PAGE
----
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Warren County School Board passes modified regulation to excuse students
By M.K. Lutheremail@example.com
FRONT ROYAL -- The Warren County School Board on Thursday narrowly approved a modified regulation for religious exemption from mandatory school attendance.
The School Board voted 3-2 to approve an exemption regulation that does not require parents to submit a letter explaining religious beliefs.
Board chair Roy K. Boyles and Vice Chair Joanne Cherefko voted against approval.
"If a parent has strong enough religious belief to apply for a religous exemption, I don't see why they should have a problem putting it in writing," Boyles said, reading from a prepared statement prior to the vote.
Cherefko in July had asked for an amended policy requiring a letter of description of beliefs for parents to claim an exemption.
The requirement of a letter had drawn criticism from homeschooling families who said the provision was an infringement on religious freedoms.
Boyles also said schools Superintendent Pamela McInnis had originally asked the board to put the religious exemption policy in writing for clarification and consistency.
"There have been several challenges," Boyles said. "First, the legislation on this subject is vague. Second, the department of education has done nothing to help school boards clarify and determine its own regulation. I believe that is where the problem lies -- at the state level."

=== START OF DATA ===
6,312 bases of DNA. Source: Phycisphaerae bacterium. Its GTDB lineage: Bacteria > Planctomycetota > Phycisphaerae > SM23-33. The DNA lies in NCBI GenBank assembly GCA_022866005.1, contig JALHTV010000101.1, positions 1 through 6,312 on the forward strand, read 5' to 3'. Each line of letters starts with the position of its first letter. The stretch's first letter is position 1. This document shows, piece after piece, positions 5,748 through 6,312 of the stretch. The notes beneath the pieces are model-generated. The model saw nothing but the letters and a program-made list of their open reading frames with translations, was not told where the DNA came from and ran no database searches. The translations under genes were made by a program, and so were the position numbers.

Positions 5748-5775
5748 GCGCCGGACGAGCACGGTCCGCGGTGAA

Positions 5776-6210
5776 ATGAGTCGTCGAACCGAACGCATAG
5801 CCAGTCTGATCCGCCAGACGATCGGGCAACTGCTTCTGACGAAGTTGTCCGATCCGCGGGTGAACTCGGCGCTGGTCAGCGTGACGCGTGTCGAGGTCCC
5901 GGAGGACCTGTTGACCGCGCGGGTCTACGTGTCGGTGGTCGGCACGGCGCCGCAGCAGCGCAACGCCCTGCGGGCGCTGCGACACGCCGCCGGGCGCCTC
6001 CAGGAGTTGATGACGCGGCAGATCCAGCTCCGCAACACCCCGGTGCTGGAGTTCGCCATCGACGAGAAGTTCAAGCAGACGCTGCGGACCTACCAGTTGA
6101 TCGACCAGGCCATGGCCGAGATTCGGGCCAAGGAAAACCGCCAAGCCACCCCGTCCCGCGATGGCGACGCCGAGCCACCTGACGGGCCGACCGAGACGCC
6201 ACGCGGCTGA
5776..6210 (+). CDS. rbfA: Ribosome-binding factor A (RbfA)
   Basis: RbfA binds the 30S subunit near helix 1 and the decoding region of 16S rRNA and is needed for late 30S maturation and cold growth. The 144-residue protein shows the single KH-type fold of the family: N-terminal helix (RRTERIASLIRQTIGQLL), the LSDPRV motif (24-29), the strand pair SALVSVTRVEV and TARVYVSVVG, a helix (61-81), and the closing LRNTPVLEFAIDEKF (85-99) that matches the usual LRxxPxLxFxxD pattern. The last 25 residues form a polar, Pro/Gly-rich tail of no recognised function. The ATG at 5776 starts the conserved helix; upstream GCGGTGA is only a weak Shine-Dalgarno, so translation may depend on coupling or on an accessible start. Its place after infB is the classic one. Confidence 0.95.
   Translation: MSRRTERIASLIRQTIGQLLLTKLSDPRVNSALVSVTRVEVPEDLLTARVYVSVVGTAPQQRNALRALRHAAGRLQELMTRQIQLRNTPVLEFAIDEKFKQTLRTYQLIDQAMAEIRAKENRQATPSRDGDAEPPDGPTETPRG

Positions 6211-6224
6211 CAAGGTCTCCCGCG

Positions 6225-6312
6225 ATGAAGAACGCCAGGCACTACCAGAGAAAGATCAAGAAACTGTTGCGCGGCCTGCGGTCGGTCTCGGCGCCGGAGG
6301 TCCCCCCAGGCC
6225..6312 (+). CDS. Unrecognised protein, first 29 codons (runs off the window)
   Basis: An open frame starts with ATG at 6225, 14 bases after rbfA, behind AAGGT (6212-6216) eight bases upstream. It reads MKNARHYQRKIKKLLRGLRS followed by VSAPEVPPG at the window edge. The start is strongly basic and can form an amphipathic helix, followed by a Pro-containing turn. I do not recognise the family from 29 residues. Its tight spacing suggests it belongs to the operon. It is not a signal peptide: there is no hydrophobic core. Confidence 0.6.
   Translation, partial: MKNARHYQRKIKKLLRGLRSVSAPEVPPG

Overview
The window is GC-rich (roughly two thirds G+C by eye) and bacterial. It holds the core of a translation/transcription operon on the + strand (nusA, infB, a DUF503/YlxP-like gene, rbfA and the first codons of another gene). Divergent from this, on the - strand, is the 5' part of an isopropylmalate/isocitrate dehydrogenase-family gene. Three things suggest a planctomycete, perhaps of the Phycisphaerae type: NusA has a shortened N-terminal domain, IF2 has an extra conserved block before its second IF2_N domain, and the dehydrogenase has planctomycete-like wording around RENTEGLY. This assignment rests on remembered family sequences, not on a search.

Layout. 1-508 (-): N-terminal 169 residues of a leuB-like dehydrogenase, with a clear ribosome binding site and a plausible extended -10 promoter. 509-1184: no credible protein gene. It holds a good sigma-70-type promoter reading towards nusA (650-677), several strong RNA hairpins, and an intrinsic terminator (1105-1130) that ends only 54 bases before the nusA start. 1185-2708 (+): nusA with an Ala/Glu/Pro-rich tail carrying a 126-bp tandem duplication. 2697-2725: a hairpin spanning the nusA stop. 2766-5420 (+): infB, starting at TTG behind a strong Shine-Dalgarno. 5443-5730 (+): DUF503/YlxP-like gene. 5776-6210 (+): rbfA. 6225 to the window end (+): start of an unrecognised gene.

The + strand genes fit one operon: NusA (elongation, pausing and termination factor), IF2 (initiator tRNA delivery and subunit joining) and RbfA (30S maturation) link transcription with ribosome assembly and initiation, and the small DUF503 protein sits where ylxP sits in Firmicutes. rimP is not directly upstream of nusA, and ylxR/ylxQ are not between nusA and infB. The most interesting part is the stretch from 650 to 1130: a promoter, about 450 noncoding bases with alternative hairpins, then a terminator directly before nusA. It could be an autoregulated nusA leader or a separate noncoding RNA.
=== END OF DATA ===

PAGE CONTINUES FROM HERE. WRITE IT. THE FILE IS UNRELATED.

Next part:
In October, McInnis asked the board to remove the requirement of the letter before moving forward with the regulation.
Several homeschooling advocates, Catholic and Protestant parents who already claim a religious exemption, spoke in favor of the amended regulation. Mary Kay Clark of Seton Home Study School, and Councilman Thomas H. Sayre, also asked the board to approve the regulation.
Bill Piercall and Connie Morrison-Henry, who have been campaigning for the board to approve an exemption regulation and policy that would call for more examination from the board, again spoke against the modification.
"As school board members, you are expected put education first and to do what is best for the children, and not just for a certain group of children in our community,"
Morrison-Henry said. "What is best for all children, not what is easiest for the parents and not what is best for your political agenda or what is best for local businesses in our area."
Sayre pointed to the success of his own homeschooled children and said that parents claiming a religious exemption should not be punished for the possible actions of a minority who could misuse the exemption.
"What it is, it is a small percentage, probably .001, that abuses the system," Sayre said. "And don't take that one rotten apple in the barrel and take the one rotten apple and say we are going to throw out the whole barrel."